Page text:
UCSD engineering student Deepak Atyam holds the rocket engine in an engineering lab that he and a team of students designed that was created with a 3D metal printer.
Making future space exploration less costly is the ultimate goal of a group of engineering students at UC San Diego who have created a working metal rocket engine from a 3-D printer.
Ten students spent about eight months designing and analyzing the 7-inch-long engine, which they tested in the Mojave Desert in early October.
Much to their delight, it worked.
“We did a countdown from 10 to one, and at five, I hit the igniter button. And when it hit one, I opened both of the valves” releasing fuel and liquid oxygen, recalled Deepak Atyam, a 20-year-old junior.
“At that instant, we were able to see fire that came out and our combustion actually working properly.”
Even though the group stood behind a bunker about 40 yards away, they still felt a burst of heat as the engine roared to life. It was a static test, meaning the rocket fired but didn’t go anywhere.
After realizing what they did, the group cheered.
“When we did the test, people were in shock, primarily because it was working,” Atyam said, the founding president of the university’s chapter of Students for the Exploration and Development of Space.
They weren’t the only ones with doubts.
UC San Diego professor Forman Williams, an expert in combustion research who advises the group, admitted he wasn’t sure they’d be able to create a working engine using 3-D printing technology. The process creates a three-dimensional solid object from a digital model, building successive layers of material into the shapes called for in the design. In this case, the engine was made from cobalt-chromium.
“These things are very intricate to design and very prone to combustion instability. They require a very fine tolerance,” he said. “They were able to design it and test it successfully with this 3-D printing approach, which is kind of amazing.”
Williams, who is on sabbatical in Spain, said in a telephone interview that the project was completely the work of the undergraduates — and that he only answered occasional questions.
“It was totally student generated. These kids got the ideas by themselves and did the designs by themselves,” Williams said.
The project was built with the assistance of NASA’s Marshall Space Flight Center, which contributed $5,000 to have the design printed by GPI Prototype and Manufacturing Services in Illinois. Students raised about $1,800 and relied on donated equipment and materials from several sponsors to design and build the test system.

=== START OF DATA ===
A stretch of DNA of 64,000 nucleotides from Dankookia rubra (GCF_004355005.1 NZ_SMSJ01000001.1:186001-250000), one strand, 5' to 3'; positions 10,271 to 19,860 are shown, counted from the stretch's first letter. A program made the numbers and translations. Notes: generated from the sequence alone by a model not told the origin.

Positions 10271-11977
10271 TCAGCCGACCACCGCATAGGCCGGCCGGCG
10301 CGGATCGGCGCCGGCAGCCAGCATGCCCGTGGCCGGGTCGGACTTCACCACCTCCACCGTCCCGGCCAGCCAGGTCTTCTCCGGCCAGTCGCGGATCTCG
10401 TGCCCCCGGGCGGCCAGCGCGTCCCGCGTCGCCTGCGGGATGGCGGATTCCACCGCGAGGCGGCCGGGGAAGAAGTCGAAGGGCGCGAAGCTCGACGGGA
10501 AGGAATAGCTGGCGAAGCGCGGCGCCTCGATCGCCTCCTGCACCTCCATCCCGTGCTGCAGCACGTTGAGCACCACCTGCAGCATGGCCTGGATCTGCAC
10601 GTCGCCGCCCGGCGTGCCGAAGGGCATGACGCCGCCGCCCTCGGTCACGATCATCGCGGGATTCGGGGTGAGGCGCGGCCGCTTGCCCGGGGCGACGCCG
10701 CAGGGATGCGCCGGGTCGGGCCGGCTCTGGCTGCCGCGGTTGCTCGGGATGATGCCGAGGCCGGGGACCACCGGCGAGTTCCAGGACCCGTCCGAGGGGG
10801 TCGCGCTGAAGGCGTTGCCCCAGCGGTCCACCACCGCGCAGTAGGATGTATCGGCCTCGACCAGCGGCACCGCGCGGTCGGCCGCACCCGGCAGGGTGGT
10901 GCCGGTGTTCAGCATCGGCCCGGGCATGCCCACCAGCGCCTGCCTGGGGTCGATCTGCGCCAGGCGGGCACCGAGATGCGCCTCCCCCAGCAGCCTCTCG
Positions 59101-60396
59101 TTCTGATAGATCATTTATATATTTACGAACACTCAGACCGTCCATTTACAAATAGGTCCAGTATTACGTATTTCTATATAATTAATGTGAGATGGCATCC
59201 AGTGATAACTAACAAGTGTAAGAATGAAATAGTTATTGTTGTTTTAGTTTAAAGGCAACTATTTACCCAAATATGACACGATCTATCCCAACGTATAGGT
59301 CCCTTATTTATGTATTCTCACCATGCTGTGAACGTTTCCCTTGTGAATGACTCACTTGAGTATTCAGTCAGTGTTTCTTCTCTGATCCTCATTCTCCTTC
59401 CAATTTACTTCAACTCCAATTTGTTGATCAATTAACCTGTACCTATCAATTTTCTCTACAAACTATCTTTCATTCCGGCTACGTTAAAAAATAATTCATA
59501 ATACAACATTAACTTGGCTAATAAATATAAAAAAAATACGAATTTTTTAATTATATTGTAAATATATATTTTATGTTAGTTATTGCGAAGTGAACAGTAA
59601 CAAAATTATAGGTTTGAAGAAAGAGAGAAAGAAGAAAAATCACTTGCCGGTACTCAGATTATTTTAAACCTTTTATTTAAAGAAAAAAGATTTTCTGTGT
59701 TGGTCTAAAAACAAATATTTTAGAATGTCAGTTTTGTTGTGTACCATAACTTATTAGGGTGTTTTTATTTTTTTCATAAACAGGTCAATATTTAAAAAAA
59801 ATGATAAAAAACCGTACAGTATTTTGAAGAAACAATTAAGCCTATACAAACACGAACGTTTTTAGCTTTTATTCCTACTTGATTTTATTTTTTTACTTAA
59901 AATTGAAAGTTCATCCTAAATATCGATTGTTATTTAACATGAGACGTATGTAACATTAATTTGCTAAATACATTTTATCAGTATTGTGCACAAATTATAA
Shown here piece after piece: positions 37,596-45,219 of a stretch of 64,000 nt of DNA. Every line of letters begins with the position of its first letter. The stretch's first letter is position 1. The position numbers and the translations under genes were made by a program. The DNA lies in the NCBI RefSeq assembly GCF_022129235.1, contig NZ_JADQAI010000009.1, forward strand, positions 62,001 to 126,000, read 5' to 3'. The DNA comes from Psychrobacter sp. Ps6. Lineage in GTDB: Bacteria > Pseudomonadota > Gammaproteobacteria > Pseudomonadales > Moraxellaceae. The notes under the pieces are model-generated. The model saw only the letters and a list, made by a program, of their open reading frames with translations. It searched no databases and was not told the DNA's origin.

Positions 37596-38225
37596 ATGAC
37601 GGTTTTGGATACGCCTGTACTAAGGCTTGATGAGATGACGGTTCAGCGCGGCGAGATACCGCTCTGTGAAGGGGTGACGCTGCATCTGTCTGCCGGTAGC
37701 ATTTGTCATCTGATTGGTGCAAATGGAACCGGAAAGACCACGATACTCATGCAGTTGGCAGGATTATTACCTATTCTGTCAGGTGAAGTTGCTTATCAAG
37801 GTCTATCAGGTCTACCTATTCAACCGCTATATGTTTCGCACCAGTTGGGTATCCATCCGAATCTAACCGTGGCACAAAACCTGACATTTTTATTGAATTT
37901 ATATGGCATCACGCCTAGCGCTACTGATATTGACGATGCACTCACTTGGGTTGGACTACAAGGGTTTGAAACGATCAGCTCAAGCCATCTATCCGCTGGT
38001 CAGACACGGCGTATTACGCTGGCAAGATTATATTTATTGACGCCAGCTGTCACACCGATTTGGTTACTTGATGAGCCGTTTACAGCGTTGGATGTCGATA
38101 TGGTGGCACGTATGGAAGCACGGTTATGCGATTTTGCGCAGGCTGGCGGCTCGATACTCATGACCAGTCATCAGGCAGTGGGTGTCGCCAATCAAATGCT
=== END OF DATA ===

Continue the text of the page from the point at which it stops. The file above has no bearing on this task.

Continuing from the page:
The group was advised by several mentors, including Solana Beach engineer Paul Breed, Jonathan Jones at NASA’s Marshall Space Flight Center and Carl Tedesco at Flometrics in Carlsbad.
The successful test means UC San Diego is the first university to make a 3-D print rocket engine and test it. Four other entities, including two NASA centers, have manufactured and tested similar engines.
From a practical point of view, Atyam said students hope their work could make the launches of miniature satellites — known as CubeSats — more affordable.
The ultimate goal, he said, is to make it so a company could “basically stamp these engines out and send them out to companies whenever they need them.”
Atyam said the team worked 15 hours a week at times on the project, eager to apply the theoretical lessons they were learning in the classroom to a hands-on project. The test proved the engine was accurate enough to be able to hold the temperatures and pressures that were needed.
The project didn’t come off without some glitches, though.
The engine was supposed to be in one piece, but arrived in two. After further testing, students realized that little holes in the injector plate were far smaller than the design called for — so small they provided no way to cool the combustion chamber of the motor.
While working a summer internship at the NASA Langley Research Center in Virginia, Atyam got help in redrilling the holes and welding the pieces together.
As for the future, Atyam said the team likely will expand to 20 students for its next project — building a larger engine and a rocket to launch it. “I think this technique can be the future of what we move to in the aerospace field to send payloads into orbit,” he said.